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How athleisure became the star of the apparel industry

  • News
  • April 21, 2016
  • Elly Strang
How athleisure became the star of the apparel industry

It truly is athleisure’s time to shine. Clothes that can transition from the gym to the street are the current big thing in fashion, with every company clawing to get a piece of the pie.

Yoga brand Lululemon’s shares rose 20 percent in the last couple of months and Beyonce released an athleisure range in collaboration with Topshop, while fast fashion retailers like H&M and Zara are rolling out activewear lines.

The luxury end of the market is also brimming with brands like Louis Vuitton and Alexander Wang eagerly looking to attract consumers to its athletic-yet-fashionable lines.

Nike CEO Mark Parker even made a bold declaration that “Leggings are the new denim”.

It’s gotten to the point that now the word ‘athleisure’ has been added to the Merriam-Webster dictionary. Merriam-Webster defines athleisure as “casual clothing designed to be worn both for exercising and for general use”.

The below graph chart its rise in global sales from 2008 onwards. Sales climbed from around $197 billion in 2007 to $267 billion in 2014.
 

One of the most interesting aspects to the word ‘athleisure’ is the paradox its two root words represent. Leisurely relaxation and athletic activities don’t exactly go hand-in-hand.

This is part of the reason why many have mocked the notion of athleisure or ‘activewear’ for the absurdity of people wearing it, yet doing nothing.

Even Alexander Wang told the New York Times he lives in gym clothes, but only works out “sometimes” and is not an athlete.

But Icebreaker’s Tsveti Enlow is less critical of the trend.

“One of the reasons it’s gained such popularity is that it filled a gap in the marketplace. In the past, companies would make the clothing functional but wouldn’t stress on making it stylish,” she says.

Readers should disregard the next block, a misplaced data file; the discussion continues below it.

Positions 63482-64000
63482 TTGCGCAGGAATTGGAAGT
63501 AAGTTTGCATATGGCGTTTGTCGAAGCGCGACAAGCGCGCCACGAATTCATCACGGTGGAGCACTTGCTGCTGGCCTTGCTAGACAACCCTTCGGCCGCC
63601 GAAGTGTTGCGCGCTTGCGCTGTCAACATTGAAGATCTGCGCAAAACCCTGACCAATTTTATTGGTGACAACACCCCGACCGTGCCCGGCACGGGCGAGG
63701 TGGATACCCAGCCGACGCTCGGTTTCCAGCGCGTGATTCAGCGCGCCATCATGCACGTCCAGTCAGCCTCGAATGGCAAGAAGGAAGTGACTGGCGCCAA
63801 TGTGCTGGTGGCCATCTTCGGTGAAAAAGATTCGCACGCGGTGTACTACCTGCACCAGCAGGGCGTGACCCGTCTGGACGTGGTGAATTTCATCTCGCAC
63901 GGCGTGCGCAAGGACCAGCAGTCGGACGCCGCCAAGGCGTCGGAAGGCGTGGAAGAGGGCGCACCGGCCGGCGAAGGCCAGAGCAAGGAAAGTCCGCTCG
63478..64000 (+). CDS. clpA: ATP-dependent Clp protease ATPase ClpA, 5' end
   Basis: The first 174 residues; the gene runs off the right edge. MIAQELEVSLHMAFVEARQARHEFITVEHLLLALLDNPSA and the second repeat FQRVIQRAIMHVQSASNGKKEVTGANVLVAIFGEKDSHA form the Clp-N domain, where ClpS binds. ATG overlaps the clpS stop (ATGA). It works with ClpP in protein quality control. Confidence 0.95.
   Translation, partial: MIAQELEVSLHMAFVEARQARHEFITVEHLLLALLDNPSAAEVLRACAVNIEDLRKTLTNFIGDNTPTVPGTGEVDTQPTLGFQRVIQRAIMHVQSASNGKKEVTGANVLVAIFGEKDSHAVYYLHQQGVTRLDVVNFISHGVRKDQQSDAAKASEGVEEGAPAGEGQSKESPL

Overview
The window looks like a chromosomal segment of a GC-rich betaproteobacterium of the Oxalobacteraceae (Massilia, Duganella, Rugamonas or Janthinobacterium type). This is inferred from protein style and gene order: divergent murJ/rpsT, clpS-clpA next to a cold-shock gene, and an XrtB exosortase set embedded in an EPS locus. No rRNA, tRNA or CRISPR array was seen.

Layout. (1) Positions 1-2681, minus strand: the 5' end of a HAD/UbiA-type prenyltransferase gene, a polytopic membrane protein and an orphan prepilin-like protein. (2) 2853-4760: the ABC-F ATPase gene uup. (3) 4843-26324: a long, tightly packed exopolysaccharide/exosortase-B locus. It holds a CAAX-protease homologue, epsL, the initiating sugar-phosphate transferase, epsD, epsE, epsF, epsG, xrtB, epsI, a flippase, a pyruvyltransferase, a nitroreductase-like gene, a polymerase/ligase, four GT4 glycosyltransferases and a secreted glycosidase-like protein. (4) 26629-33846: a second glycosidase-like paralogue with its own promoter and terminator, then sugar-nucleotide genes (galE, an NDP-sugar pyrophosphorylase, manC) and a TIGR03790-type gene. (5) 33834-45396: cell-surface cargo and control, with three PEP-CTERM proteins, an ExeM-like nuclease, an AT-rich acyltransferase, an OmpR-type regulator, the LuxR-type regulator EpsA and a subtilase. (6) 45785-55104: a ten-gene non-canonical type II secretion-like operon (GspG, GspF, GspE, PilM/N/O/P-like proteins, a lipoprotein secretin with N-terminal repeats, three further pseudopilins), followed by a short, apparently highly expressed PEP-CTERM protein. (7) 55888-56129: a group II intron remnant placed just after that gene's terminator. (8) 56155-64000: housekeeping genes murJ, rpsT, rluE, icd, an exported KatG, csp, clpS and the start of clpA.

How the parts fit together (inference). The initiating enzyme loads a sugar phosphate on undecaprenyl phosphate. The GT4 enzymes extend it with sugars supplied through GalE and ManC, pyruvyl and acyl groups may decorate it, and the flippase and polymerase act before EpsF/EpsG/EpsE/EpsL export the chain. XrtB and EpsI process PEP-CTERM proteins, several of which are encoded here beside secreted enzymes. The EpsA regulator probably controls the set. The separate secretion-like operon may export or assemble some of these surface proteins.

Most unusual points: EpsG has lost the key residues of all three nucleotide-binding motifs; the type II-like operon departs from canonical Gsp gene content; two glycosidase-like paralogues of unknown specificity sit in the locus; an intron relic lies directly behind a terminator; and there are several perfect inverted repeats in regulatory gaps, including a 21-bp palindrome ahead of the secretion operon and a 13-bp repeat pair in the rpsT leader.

“What’s great about is you can go to gym, you can go the studio, then to the store and you feel like you don’t need to change clothes because you still look good.”

Outdoor brands like Icebreaker have had to adapt to this and incorporate more fashion into their functional lines.

Enlow says the number one thing consumers love about Icebreaker’s clothing is its versatility.

“We’re constantly get emails or comments on the website like ‘this tshirt went on a 30-day trip, I wore it hiking then to dinner at night,’” she says.

The driving force behind athleisure

Enlow believes Millennials are ultimately the ones behind the popularity of athleisure, as they’re disrupting retail with behaviour that’s different to their predecessors.

One factor at play is their obsession with healthy living and working out, while another is their influence in the growing experience economy, she says.

Research by market research firm Harris Poll found more than three quarters of Millennials (78 percent) would choose to spend money on a desirable experience or event over buying something desirable.

Another factor driving the experience trend is the craving to detach from the highly connected world of the internet and be immersed in nature, Enlow says.

Seeing as athleisure clothing is typically worn for an experience – and often an outdoor experience –  like working out or going on a hike, they’re keen to spend their money on it.

“When we look at this and overlay it with athleisure, the consumer is looking for apparel that can enhance their experience and one garment that can do it all, in a sense. The consumer is living such an active life. I call it ‘activity blending’, as they’re not doing just one thing, they’re doing yoga, running, biking. They don’t want to pack 30 garments, they’re looking for few pieces to do more.”

It also ties into the ‘conscious consumer’ trend, with consumers becoming more environmentally conscious and wanting to own less, she says.

Looking to the future

But as the market for athleisure booms, some are asking whether it’s on the brink of saturation.

A recent article by Bloomberg posed the question, “Has the active fashion fad run its course?”

It argued the overload of cheap, middle-market and luxury brands all entering the athleisure market has made it hit its ‘peak’.

Part of its evidence was the quarter-on-quarter sales decline of a staple in any activewear lovers’ wardrobe: tights and capris.

Enlow says the crowded market is on the verge of a change, but it doesn’t mean athleisure has hit its peak yet.

“There is a demand for it from not just the Millennials, but the next generation. There’s going to be a lot of price polarisation between cheap and luxury brands, but its here to stay – it’s a billion-dollar industry.”

She says athleisure is part of the “healthy living” lifestyle trend, rather than being a standalone fashion trend.

Because of this, Enlow reckons the rise of athleisure bigger than the industry itself and it will live on for a while yet.

As retail analyst Deborah Weinswig summarised in Forbes: “Retailers are going to have to adjust, be more sensitive to trends within the athleisure space and embrace innovation in material (think stretch, breathability and water resistance).”

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